Figure shows the terms of . Variables are terms, although since they are not closed they are not executable. Variables are written as identifiers, with distinct identifiers indicating distinct variables. Nonnegative integers are written in standard decimal notation. There is no way to write a negative integer in ; the best one can do is to write a noncanonical term, such as -5, which evaluates to a negative integer. Atom constants are written as character strings enclosed in double quotes, with distinct strings indicating distinct atom constants.
The free occurrences of a variable x in a term t are the occurrences of x which either are t or are free in the immediate subterms of t, excepting those occurrences of x which become bound in t. In figure the variables written below the terms indicate which variable occurrences become bound; some examples are explained below.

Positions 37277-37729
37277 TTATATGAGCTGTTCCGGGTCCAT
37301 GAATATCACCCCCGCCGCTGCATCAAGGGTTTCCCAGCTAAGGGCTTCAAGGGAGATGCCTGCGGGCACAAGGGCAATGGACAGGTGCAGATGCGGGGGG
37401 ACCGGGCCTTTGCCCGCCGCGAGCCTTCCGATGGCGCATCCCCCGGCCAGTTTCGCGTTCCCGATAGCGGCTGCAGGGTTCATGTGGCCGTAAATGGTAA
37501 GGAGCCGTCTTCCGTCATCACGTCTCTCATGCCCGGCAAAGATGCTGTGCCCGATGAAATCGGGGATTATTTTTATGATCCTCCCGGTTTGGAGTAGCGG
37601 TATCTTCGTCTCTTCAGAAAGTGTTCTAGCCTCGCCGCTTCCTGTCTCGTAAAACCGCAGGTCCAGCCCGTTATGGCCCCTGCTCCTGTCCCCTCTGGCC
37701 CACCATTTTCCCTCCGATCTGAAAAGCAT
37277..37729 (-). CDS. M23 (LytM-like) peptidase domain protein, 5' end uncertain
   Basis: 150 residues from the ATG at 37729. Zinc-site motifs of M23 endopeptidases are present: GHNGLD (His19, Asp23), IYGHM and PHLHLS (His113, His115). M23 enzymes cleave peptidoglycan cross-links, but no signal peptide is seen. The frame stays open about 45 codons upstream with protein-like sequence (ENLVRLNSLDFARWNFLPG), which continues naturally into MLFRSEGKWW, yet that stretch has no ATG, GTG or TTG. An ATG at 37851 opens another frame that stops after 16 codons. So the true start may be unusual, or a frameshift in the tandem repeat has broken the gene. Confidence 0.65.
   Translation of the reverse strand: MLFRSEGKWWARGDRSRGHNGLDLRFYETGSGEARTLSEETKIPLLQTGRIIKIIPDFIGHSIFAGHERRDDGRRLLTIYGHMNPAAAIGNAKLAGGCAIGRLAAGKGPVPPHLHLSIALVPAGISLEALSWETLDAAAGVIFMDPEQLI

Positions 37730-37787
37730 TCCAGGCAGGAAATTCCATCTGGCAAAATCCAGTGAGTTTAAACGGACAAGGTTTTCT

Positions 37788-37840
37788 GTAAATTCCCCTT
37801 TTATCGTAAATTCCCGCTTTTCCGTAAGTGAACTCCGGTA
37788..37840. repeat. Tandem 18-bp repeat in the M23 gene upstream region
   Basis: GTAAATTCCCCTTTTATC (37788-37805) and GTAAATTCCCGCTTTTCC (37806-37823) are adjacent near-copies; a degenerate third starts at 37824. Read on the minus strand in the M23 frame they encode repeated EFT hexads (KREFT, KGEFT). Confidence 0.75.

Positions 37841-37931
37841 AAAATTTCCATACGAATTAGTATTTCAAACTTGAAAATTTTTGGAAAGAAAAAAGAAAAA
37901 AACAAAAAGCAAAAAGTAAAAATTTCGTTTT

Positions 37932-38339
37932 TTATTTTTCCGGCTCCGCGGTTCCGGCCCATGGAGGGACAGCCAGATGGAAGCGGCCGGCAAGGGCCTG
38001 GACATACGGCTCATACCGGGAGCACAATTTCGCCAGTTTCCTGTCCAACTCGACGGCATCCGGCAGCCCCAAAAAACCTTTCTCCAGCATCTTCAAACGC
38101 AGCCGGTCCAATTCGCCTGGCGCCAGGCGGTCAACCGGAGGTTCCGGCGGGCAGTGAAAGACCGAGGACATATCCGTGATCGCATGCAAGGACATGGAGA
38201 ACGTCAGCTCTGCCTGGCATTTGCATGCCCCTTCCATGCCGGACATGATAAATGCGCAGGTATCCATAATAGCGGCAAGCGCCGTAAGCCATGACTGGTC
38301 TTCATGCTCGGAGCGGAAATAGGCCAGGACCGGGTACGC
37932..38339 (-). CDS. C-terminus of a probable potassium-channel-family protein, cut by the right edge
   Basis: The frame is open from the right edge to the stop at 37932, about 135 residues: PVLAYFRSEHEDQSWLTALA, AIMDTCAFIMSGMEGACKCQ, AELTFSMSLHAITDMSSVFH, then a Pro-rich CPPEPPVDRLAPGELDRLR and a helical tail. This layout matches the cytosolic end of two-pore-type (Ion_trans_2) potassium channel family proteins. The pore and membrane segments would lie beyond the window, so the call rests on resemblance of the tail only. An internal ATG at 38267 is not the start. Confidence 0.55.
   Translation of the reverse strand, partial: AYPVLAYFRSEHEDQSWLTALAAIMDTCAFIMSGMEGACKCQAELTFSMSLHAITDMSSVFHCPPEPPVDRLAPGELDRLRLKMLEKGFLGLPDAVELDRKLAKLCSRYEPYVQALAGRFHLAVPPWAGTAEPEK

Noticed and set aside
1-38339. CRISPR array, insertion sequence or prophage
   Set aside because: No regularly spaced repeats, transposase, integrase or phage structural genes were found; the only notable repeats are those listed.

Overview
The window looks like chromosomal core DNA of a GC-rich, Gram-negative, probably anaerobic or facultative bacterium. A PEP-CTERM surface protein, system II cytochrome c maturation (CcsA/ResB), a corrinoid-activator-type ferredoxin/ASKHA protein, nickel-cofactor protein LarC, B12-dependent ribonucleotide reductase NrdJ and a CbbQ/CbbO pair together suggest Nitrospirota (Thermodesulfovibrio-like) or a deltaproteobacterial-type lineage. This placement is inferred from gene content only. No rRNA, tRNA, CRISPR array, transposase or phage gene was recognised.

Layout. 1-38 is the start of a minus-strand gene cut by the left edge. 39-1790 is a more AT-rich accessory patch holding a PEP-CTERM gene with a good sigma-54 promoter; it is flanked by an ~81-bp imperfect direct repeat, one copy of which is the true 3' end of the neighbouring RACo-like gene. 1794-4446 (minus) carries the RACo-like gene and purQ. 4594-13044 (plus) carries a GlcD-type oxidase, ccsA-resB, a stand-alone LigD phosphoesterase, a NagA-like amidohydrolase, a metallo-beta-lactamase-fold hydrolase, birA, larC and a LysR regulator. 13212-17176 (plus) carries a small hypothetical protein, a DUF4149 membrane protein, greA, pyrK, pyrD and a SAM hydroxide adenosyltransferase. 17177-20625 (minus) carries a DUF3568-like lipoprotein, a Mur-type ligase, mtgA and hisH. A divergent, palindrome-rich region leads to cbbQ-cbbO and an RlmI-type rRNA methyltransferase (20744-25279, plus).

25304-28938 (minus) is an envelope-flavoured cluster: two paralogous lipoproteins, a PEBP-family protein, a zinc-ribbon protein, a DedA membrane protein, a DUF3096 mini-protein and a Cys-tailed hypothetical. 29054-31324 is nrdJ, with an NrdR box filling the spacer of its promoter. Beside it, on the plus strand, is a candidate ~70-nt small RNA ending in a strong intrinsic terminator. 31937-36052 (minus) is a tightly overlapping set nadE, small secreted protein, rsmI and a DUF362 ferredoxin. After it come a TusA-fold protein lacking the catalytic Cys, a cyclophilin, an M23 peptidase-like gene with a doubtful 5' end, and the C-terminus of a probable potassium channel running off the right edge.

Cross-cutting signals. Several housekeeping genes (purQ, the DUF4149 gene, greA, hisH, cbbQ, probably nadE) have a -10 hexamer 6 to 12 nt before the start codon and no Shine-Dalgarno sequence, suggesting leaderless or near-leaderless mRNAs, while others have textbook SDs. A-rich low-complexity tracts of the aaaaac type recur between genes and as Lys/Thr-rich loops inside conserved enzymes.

Parentheses may be used freely around terms and often must be used to resolve ambiguous notations correctly. Figure gives the relative precedences and associativities of operators.
Figure: Operator Precedence
The closed terms above the dotted line in figure are the canonical terms, while the closed terms below it are the noncanonical terms. Note that carets appear below most of the noncanonical forms; these indicate the principal argument places of those terms. This notion is used in the evaluation procedure below. Certain terms are designated as redices , and each redex has a unique contractum . Figure shows all redices and their contracta.
Figure: Redices and Contracta
The evaluation procedure is as follows. Given a (closed) term t,